What have I become
My sweetest friend
Everyone I know
Goes away in the end
And you could have it all
My empire of dirt
I will let you down
I will make you hurt
Written by Trent Reznor (of Nine Inch Nails)
and covered by Johnny Cash
Recently, I’ve experienced a lot of loss. Less recently, I’ve experienced a lot of loss. And I will continue to experience a lot of loss. The difference between drowning in grief (I keep trying to convince myself) and short-lived sadness, is that loss is a part of change and if I look hard enough, I can see the beauty in my loss and in change.
My 2 best friends from my school days now live across the globe, one of which only moved to London a couple of months ago. I realise that in the year prior to M’s physical departure from my current life, I could have been a better friend; I hardly saw or spoke to M in that year. I mourn the lost time with M in that year now that M is in London. I mourn the time that I currently don’t have with M. But I know that M is where they need to be and appreciate that M has far more courage to face change and to step outside of their comfort zone than I do. Mourning seems to me to be a selfish emotion, which is not necessarily a negative. There will always be loss in life and now I know the importance of cherishing my connections and the importance that I nurture these people: my family.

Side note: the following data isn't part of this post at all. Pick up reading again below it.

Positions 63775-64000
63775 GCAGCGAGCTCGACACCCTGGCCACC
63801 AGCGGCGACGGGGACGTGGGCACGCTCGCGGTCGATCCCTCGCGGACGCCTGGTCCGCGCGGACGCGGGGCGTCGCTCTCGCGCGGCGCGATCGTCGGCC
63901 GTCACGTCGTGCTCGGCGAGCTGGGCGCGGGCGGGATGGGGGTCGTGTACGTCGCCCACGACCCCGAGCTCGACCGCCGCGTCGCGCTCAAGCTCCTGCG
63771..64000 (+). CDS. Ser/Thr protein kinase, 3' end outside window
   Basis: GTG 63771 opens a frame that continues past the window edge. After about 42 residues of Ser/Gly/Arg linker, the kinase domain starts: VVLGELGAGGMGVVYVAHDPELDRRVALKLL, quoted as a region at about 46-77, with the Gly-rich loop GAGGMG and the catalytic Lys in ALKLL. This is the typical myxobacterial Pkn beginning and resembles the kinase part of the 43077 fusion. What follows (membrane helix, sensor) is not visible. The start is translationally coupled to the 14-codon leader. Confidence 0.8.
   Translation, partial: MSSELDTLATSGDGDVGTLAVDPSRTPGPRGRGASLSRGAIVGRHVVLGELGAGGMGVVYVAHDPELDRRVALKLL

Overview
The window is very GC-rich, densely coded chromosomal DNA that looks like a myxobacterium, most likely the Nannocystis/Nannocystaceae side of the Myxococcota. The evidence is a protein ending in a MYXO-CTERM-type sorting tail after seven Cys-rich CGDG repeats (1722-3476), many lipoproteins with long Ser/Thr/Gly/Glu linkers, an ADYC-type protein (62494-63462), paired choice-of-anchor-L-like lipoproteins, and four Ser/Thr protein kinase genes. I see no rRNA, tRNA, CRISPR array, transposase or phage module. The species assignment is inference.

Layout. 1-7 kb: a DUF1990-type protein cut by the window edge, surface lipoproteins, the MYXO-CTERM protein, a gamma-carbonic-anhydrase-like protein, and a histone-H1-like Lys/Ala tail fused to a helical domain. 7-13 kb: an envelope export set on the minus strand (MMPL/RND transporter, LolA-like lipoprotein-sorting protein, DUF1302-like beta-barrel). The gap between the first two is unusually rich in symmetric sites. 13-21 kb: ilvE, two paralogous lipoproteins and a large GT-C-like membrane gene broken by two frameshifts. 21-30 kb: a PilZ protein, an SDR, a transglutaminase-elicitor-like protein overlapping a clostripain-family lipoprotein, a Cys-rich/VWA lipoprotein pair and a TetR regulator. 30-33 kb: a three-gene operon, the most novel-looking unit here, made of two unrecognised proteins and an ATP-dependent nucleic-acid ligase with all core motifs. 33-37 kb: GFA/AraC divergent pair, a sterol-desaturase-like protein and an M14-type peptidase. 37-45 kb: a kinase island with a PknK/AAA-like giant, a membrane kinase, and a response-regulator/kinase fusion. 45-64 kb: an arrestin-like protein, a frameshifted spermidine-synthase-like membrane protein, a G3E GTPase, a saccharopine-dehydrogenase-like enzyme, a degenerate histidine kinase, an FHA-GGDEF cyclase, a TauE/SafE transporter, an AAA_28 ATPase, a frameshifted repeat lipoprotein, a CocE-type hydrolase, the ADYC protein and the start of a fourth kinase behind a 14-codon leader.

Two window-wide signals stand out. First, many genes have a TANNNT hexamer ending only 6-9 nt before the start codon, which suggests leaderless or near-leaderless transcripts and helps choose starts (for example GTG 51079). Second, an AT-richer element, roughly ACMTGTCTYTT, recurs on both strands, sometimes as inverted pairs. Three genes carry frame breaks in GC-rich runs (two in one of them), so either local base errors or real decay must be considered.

School friendships are intense and are forces that impacted me so much in ways that I am only just discovering, over 10 years later. I realise that I am so lucky to have had M and E in my life them. I am so lucky to have them now, even though they are in other countries. The loss of them is an opportunity to reflect on why I remained friends with them. Both M and E, in their own way, have characteristics that I sometimes, or always, lack. They witnessed me change over a long time. I am sad they we can’t do the same for each other at this time. “What have I become, my sweetest friend? Everyone I know, goes away in the end.” I see them as all the more special because of their difference to me, and why I admire them and kept them close.
A close family friend, who I have known since my birth, died 2 weeks ago. For me, another’s death always brings with it existential thoughts. All too often, I under appreciate the limited time of existence. As an atheist, I do not think there is a life together forever more. Some might think that this perspective is bleak, but I don’t. It heightens my awareness of each moment, and develops my compassion for all people, for each person’s loved ones “goes away in the end”. This loss and grief is experienced by thousands every day. This inevitable change awaits us all, yet through experiencing this loss of others, brings an opportunity to appreciate the now.
I don’t fear my death. Perhaps this is a worrying statement from a depressive, but I fear the impact that my death will have on others. I fear the emotional and existential damage that my nieces, parents, fuck, anyone that knows me, may experience. I’m not terribly important, but I don’t want the people that I love to grieve my loss. My experience of loss and grief has made me cling to these connections. My connections keep me on the precipice between non-existence and being. I will plant my feet, take root and grow. Like the soil, people will nourish me, and I will shade them.